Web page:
Back in 1995, Sports Illustrated published an damning article on the University of Miami’s football team. Going back to the 1980s, Hurricane players had a reputation for breaking the law, cheating in school, and ignoring NCAA rules. The school’s athletic leadership failed to curb the team’s rogue image.
The memorable cover line read: “Why The University of Miami Should Drop Football.” It’s time to fire up the presses again on that one.
According to a Yahoo! Sports investigation that’s breathtaking in its scope and incriminating in its results, Nevin Shapiro, a former Miami booster serving a 20-year prison sentence for his role in a $930 million Ponzi scheme, provided impermissible benefits to 72 of the university’s football players, including NFL players Vince Wilfork, Devin Hester, and Kellen Winslow Jr., and other athletes between 2002 and 2010. That’s right, 72 athletes.
And we’re not talking about meal money here. “At a cost that Shapiro estimates in the millions of dollars,” the report says, “he said his benefits to athletes included but were not limited to cash, prostitutes, entertainment in his multimillion-dollar homes and yacht, paid trips to high-end restaurants and nightclubs, jewelry, bounties for on-field play (including bounties for injuring opposing players), travel and, on one occasion, an abortion.”
To absorb all the salacious and stunning details, the story is well-worth a long read. Click on the individual pages that outline the allegations against each player, and audio of Shapiro’s interviews. It’s multi-media, investigative journalism at its finest.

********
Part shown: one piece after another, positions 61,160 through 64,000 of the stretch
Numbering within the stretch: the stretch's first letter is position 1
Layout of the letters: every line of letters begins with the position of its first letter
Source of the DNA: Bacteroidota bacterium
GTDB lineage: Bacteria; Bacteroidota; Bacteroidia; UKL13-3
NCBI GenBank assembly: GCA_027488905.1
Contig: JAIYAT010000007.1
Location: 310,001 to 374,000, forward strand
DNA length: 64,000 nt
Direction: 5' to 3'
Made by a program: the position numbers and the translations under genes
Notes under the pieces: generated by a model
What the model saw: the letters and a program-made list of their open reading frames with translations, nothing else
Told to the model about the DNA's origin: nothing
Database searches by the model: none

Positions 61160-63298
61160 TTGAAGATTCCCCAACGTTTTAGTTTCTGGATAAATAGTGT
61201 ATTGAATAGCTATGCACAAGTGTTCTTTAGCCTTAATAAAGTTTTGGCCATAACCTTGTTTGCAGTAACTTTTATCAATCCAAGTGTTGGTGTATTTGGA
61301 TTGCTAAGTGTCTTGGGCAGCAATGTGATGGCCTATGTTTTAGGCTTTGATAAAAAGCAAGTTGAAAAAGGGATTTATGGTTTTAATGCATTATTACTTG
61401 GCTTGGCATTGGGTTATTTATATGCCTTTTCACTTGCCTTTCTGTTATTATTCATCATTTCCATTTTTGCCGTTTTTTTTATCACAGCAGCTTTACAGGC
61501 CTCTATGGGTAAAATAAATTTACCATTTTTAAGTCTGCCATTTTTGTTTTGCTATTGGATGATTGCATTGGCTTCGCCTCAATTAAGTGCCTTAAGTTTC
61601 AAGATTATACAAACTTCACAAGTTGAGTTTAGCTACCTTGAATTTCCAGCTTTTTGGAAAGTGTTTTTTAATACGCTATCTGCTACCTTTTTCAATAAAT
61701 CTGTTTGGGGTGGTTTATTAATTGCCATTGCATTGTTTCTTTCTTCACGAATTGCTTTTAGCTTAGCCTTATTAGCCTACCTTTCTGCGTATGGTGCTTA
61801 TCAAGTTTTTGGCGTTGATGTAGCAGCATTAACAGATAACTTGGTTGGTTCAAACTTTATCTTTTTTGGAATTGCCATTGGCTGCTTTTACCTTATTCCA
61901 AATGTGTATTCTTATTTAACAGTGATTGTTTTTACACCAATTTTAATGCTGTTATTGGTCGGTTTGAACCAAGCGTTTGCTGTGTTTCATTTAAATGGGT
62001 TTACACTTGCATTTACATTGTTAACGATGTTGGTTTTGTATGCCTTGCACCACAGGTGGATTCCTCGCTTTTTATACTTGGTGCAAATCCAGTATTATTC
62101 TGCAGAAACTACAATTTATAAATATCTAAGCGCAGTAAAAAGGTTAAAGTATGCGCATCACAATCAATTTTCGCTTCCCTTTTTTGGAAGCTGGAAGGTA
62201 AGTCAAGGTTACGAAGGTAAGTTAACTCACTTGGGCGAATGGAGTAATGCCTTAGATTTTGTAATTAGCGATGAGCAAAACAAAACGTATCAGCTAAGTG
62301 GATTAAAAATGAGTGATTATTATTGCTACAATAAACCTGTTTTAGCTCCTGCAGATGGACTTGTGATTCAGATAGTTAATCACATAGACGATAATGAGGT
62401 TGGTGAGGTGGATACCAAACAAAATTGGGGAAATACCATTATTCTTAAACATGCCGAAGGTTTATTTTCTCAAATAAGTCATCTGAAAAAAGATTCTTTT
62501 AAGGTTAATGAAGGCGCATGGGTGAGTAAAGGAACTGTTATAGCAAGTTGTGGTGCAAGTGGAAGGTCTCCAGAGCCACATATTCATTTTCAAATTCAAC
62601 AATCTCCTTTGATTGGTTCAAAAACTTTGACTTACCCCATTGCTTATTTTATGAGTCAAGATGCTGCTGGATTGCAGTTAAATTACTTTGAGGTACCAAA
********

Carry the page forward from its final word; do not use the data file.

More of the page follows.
The visual evidence is particularly embarrassing for the University. In one photo, three shirtless University of Miami players, including Winslow Jr., are seen hanging out on Shapiro’s yacht. This image will immediately come to symbolize 21st-century college athletics cheating, much like the infamous UNLV “hot-tub” photo did for the prior one.
In another photo, University president, and former Bill Clinton cabinet member, Donna Shalala is seen at a bowling alley, admiring a $50,000 check from Ponzi-schemer Shapiro, which he donated to the University’s basketball program. How did Shalala, who has boasted about her ability to police Miami’s program, or the school’s athletic leadership not realize what was going on?
“When Shapiro made his allegations nearly a year ago, he and his attorneys refused to provide any facts to the university,” a Miami official told Yahoo!. “We notified the NCAA enforcement officials of these allegations. We are fully cooperating with the NCAA and are conducting a joint investigation. We take these matters very seriously.”
Normally, after investigations like these, there’s reason to defend the players against the hypocrisy of the NCAA’s rules. Reggie Bush took some money from an agent? Why shouldn’t he, given all the money his touchdowns were generating for the coaches and university suits? Ohio State players sold memorabilia for some cash? Well, if the players don’t get a cut of the Ohio State football stuff sold in the book store, why shouldn’t they reap their rewards from the tattoo-parlor owner who paid them?
But these Miami allegations, if they hold up, are too decadent to absolve the players. They involve regular trips to strip clubs, bounties for injuring opposing players, and prostitution. Yahoo! Sports investigative reporter Charles Robinson has an impressive track record: he broke the Bush story and helped break the news that Ohio State coach Jim Tressel had lied about his knowledge of his players’ violations (Tressel was eventually fired).
There don’t seem to be any good guys in this tale. And Miami football may never recover.